The Dayville Mercantile is both a landmark and the source of a wide variety of merchandise. In addition to catering to the locals, the mercantile also is a popular stop for tourists passing through town.

Dayville School is home to 52 students and an important part of the social life in the community. Although the facility is one of the oldest in Oregon, staff have worked hard be sure it reflects community pride.

The Dayville City Hall was built to serve the community as a jail. Now it houses city offices and is the site of council meetings.

City Recorder Ruth Moore is one of two city employees.

Photos by George Murdock

In less than a month, Dayville will be celebrating the Fourth of July.

?We?re a little town with big ideas,? says city recorder Ruth Moore, ?and our Independence Day celebration is a good example.?

Public works director Linda Sagaser agrees. ?The highlight,? she says, ?is the five-mile horse race. It?s really exciting and it?s open to anyone. In fact,? she adds, ?we could use a few more entries.? The race isn?t run on a groomed track. The course runs through the countryside around this scenic village about 35 miles west of John Day.

Angie Jones, who owns the Dayville Mercantile, has something special to add to the celebration this year. She?s been working on a long line of western storefronts which sit between the store and Highway 26. ?We?ve been getting lots of interest in them,? says Jones, ?and I plan to have them completed by the Fourth. We?ll use this new feature to stage a shootout, a western drama, and as a backdrop for pictures, among other things,? she says.

There?s also going to be parade, fireworks, a dance, and plenty of other events to entertain visitors. Despite a small population of about 160, Dayville offers the Fish House Inn with rooms and camping spots as well as RV hookups. There?s also the C Bar C Guest Ranch and the Country Inn Last Resort.

Surprisingly, there?s also a six-hole golf course, which is soon to be nine. Owner Pete Johnson purchased the South Fork Golf Course about three years ago, moving to Dayville from Wyoming. ?I got tired of the 4-5 foot snowdrifts,? says Johnson. ?The climate in Dayville is much milder.?

Johnson says South Fork is a par-three golf course but pretty challenging. ?I have three tee sets so you actually play 18 holes. No one?s ever parred it,? he adds. ?We aren?t exactly crowded,? says Johnson. ?You sure don?t need a tee time.? He says people pretty much relax when they play the course. His customers are a combination of tourists who spot the new signs he put out by the highway and local ranchers who use it as a social thing. ?It?s mostly walkers,? says Johnson, ?but when I get the other three holes done, we?ll probably need to keep a few carts around.?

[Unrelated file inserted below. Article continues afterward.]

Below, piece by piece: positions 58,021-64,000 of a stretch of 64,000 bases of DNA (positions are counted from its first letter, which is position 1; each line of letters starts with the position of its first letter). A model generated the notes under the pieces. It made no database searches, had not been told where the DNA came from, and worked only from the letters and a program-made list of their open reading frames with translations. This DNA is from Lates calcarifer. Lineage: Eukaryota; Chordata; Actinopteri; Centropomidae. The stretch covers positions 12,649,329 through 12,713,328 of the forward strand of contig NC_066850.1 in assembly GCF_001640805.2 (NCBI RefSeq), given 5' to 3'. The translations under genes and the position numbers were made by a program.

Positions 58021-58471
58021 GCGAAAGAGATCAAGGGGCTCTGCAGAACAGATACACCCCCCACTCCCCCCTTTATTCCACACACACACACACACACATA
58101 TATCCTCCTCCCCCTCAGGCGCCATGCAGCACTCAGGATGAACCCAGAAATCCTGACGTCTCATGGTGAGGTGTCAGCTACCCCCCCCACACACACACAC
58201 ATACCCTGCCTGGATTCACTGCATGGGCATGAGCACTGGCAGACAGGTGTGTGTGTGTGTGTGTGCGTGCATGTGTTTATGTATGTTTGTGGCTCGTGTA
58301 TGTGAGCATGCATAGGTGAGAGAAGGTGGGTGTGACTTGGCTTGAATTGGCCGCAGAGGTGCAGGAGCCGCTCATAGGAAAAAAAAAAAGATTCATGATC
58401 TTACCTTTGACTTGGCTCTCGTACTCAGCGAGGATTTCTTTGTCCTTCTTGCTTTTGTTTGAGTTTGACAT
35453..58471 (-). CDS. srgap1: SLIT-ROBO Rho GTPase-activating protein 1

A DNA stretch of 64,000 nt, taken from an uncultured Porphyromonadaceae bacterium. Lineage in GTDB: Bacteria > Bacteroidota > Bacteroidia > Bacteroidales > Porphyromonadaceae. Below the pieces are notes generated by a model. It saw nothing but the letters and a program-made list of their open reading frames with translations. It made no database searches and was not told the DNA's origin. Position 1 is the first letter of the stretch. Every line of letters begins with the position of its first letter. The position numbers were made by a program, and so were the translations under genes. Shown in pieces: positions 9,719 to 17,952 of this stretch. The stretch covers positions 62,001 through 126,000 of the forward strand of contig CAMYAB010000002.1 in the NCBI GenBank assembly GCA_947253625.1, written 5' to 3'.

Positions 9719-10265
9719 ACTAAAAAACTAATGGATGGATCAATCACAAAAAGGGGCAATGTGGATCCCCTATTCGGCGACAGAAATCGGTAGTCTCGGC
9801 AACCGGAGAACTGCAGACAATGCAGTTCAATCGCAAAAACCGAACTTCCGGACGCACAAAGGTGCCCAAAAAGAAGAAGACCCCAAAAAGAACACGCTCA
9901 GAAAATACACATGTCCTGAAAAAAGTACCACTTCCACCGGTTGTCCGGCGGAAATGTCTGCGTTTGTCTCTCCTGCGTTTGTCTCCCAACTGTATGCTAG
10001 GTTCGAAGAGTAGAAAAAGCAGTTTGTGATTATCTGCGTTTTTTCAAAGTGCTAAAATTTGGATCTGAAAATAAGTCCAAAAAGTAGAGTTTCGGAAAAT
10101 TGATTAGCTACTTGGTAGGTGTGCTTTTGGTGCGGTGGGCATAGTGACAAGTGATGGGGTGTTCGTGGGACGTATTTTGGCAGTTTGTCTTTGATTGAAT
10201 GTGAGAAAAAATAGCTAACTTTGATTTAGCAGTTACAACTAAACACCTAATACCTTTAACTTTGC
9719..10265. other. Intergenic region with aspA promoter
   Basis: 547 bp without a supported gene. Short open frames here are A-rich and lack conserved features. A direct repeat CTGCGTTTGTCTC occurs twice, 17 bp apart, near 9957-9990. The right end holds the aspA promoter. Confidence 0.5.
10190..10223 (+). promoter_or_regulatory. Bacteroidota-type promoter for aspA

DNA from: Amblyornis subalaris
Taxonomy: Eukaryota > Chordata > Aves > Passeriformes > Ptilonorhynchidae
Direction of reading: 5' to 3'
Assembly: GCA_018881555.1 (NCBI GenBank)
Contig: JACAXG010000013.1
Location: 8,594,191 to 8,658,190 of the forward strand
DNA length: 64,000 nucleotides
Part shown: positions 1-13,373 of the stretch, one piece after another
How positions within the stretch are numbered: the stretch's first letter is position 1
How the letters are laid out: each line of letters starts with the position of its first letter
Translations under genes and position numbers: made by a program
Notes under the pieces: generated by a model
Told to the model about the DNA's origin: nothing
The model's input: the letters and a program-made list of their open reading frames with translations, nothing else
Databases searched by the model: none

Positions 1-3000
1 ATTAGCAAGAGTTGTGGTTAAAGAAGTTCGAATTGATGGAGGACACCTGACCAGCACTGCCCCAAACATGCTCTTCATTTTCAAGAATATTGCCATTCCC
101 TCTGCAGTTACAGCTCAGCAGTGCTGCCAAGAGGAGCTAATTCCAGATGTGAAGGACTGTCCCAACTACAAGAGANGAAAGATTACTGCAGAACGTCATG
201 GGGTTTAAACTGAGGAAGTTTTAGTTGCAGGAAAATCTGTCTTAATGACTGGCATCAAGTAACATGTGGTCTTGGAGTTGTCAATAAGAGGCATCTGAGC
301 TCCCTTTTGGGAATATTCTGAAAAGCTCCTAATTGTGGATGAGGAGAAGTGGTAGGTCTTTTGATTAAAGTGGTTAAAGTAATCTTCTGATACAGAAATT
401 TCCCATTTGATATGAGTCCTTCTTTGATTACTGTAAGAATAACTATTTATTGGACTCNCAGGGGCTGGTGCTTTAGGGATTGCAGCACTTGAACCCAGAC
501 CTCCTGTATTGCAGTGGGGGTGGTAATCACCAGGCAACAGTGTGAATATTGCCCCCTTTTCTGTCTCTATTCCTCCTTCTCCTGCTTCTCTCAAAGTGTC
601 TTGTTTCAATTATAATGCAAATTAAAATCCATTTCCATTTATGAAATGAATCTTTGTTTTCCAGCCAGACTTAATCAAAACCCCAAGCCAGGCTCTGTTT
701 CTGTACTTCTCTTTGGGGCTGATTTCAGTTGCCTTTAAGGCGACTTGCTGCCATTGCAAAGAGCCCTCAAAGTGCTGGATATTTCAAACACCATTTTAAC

The City of Dayville has two employees. Sagaser has spent the past seven years taking care of the water, sewer, parks, streets, buildings, and whatever complaints come her way. The park across from city hall particularly reflects the pride she takes in keeping up city property. As Moore, the recorder and second city employee, points out, ?how many public restrooms offer fresh flowers in the summer??

The pint-sized city hall, where Moore has held forth since 1995, was built as the city jail in 1920 and the bars are still in place. Somehow, the city council also uses the office for its meetings. ?We are definitely a close-knit bunch on council nights,? says Moore. ?It?s a good thing we get along so well.?

Moore migrated to Dayville from Mount Vernon, which is just up the road toward John Day. Her husband manages the Phillip W. Schneider Wildlife Area in Dayville.

She says the school is the largest employer in town. Some people commute to jobs in John Day and a lot of others are involved with ranching. And, as Moore notes, ?There?s also lots of retirees living here.?

John Brazil, a driver for Federal Express, has lived in Dayville for 48 years. ?My run is out of John Day,? says the affable deliveryman, ?and I cover about 300 miles a day. I know this country pretty well and the people living in it,? he adds. ?I take care of a veterinarian who gets lots of supplies and it?s an hour each way just to make the run to his place.?

Debbie Gillespie, superintendent of schools in Dayville, and Lori Smith, the school secretary, both worry about a drop in enrollment. ?We?re down to about 52 students,? they said, ?and things don?t look good for the future.? Gillespie pointed out there are no students in the first and second grades and one kindergartener. With 19 employees, and serving as something of a social center, the school is important to Dayville for many reasons.

Jones, who owns the store, says the Dayville Mercantile is for sale. ?I bought the store with my parents,? she says, ?and their health has failed. We?ve built up a nice business,? she adds, ?but it?s too much for one person.?

She says she?s happy there?s another small store in town that also pumps gasoline, and she is hopeful the restaurant will keep operating. ?The more businesses that are open,? says Jones, ?the better it is for all of us. When people see life in the town, they?re more likely to stop.?

Jones sees Dayville as something of an oasis and she is grateful for the tourists and hunters who stop in. ?The locals are really supportive of the store,? says Jones, ?and when you add in all the people who are passing through town, it makes a difference.?

Some rural Oregon towns definitely are showing the signs of declining population and economic woes with boarded up storefronts and few, if any, businesses still operating.

Dayville is clearly an exception to that trend.

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